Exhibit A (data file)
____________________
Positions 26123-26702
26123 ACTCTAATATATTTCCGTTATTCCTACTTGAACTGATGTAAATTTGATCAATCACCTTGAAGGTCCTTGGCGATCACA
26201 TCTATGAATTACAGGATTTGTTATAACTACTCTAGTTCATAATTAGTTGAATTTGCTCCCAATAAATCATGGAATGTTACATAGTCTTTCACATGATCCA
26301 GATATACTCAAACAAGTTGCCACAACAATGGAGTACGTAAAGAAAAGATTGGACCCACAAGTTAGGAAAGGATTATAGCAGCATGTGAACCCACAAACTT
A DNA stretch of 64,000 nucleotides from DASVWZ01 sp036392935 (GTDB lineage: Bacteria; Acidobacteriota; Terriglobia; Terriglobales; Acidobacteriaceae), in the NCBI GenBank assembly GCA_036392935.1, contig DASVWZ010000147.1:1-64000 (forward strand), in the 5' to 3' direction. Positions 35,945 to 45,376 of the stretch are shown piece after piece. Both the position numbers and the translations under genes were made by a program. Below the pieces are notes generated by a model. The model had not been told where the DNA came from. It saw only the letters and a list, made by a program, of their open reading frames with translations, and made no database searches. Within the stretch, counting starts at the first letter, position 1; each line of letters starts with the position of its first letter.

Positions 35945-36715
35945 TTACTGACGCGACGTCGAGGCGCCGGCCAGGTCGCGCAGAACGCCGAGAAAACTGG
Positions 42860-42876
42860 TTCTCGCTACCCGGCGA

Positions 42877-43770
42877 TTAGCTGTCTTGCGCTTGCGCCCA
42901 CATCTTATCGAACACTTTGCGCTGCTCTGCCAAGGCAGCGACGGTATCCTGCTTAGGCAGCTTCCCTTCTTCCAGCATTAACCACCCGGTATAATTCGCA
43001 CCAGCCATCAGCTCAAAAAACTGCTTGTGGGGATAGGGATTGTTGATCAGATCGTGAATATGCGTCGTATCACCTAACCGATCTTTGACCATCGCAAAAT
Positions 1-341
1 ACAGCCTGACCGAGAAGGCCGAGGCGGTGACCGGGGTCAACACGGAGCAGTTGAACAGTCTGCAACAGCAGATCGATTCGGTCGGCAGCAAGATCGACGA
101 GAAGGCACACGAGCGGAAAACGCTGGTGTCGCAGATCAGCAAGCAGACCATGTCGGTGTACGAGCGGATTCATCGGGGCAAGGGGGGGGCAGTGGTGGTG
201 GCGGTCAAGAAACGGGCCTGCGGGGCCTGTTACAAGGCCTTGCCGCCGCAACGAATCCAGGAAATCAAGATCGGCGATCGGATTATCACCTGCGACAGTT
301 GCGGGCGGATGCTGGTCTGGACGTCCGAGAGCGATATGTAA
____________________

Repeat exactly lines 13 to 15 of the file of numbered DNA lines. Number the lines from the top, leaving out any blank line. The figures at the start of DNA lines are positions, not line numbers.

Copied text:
43001 CCAGCCATCAGCTCAAAAAACTGCTTGTGGGGATAGGGATTGTTGATCAGATCGTGAATATGCGTCGTATCACCTAACCGATCTTTGACCATCGCAAAAT
Positions 1-341
1 ACAGCCTGACCGAGAAGGCCGAGGCGGTGACCGGGGTCAACACGGAGCAGTTGAACAGTCTGCAACAGCAGATCGATTCGGTCGGCAGCAAGATCGACGA